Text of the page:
Marie uses her methods to help this couple go through everything and declutter their home. What is striking to me about this episode is the amount of Stuff that they get rid of. Marie has us sort through clothes first. To do this, she has each person put ALL their clothes in one place so we can see how much clothing we actually have. Wendy says “It just makes me feel good that I have them…Retail therapy is definitely something I am guilty of using. Whenever Ron and I would fight, shopping was a diversion.” For most people, putting all your clothes in one place is an overwhelming process. This is especially true for Wendy, who Marie says has the biggest pile she has seen. There are a couple of later shots where we view the mountain of Stuff that this couple has had to get rid of in order to live happily in their home once again.
They mention that they’ve thrown away some things and donated others. But they estimated that ”150 bags of trash have left this house.” I am not arguing that this process is not a good one. If you have too much Stuff, then it is good to downsize. Research actually shows that it is less stressful to live in less cluttered environments. But 150 bags of trash is a lot of trash from one house (they specify trash and not things they have donated)! Of course, Wendy and Ron are an extreme case. They had a lot of Stuff in the first place. And they do mention donating a lot of Stuff as well. Even though there is a lot of good in this process, I do have some concerns as well.
How are we disposing of these items?
On Marie’s website, she actually does have extensive suggestions about selling, donating, and recycling our clothes, used housing items, etc. Some second-hand stores have reported an uptick in the amounts of donations that they have received since the Netflix series launched in January 2019. Many people are cleaning out closets and posting on social media about donating items to Goodwill and similar stores. Some of these locations have noted an increase in donations as high as 42%, even considering the normal rise they receive at the beginning of the year. The fact that we are donating, rather than merely throwing things away, is a good thing. But it doesn’t take into consideration the hidden manufacturing cost of producing these items in the first place.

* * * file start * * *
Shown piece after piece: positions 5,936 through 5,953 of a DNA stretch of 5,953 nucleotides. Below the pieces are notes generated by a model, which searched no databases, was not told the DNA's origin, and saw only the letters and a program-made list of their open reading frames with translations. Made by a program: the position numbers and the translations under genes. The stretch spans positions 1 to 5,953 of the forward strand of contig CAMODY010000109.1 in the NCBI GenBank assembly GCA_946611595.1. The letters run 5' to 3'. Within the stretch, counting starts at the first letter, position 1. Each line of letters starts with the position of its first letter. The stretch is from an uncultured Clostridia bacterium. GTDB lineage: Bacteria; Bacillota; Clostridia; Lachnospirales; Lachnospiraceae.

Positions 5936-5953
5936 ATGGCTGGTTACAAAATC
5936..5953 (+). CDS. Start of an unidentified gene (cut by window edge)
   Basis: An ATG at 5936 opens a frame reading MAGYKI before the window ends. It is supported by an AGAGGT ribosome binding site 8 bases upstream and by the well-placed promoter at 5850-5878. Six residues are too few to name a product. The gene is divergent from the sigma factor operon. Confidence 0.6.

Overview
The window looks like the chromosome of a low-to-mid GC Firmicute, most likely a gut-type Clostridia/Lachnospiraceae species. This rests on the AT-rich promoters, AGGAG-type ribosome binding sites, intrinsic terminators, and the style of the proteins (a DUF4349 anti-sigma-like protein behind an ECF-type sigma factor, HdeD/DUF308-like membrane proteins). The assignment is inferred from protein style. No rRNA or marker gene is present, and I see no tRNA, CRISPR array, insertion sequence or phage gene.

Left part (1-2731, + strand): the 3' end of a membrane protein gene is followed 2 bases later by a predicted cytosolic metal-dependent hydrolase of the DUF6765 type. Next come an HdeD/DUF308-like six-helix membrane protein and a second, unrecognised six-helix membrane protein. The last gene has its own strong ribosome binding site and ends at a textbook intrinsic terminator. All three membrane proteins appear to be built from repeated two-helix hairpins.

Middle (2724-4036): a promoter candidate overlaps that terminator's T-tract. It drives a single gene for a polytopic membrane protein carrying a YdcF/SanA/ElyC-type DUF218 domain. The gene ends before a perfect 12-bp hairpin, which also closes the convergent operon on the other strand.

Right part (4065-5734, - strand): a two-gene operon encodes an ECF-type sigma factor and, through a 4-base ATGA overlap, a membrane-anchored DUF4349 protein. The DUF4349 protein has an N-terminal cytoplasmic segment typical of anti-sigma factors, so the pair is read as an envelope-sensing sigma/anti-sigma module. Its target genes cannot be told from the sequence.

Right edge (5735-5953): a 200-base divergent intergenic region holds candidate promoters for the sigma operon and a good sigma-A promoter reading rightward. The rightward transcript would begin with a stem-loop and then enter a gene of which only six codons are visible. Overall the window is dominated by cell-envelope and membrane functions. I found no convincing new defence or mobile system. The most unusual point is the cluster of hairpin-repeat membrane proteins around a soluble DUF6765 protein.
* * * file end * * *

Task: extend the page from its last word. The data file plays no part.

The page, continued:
Is this a real lifestyle change? Or will we just repeat this behavior?
My second uneasiness is that perhaps this does not become a lifestyle change for all of us going through these methods. What if we clean out, and THEN accumulate all over again? This is great if it then becomes a lifestyle in which we value our items and are wise about every item that we buy. But I venture to guess that, more often than not, just like someone previously committed to a fad diet, many of us end up accumulating a lot of Stuff again within a year or two. Just like with dieting, if it doesn’t become a true lifestyle change, then going through the method only creates more of a problem. It results in more waste. If embracing the method doesn’t result in real change, then will the used clothing and goods stores end up overrun with items? And will Americans who tend to want new and perfect goods turn around and buy any of these used goods? Will we just go through this method, year after year after year, and ultimately continue to consume at the same rate? Or worse, an even faster rate?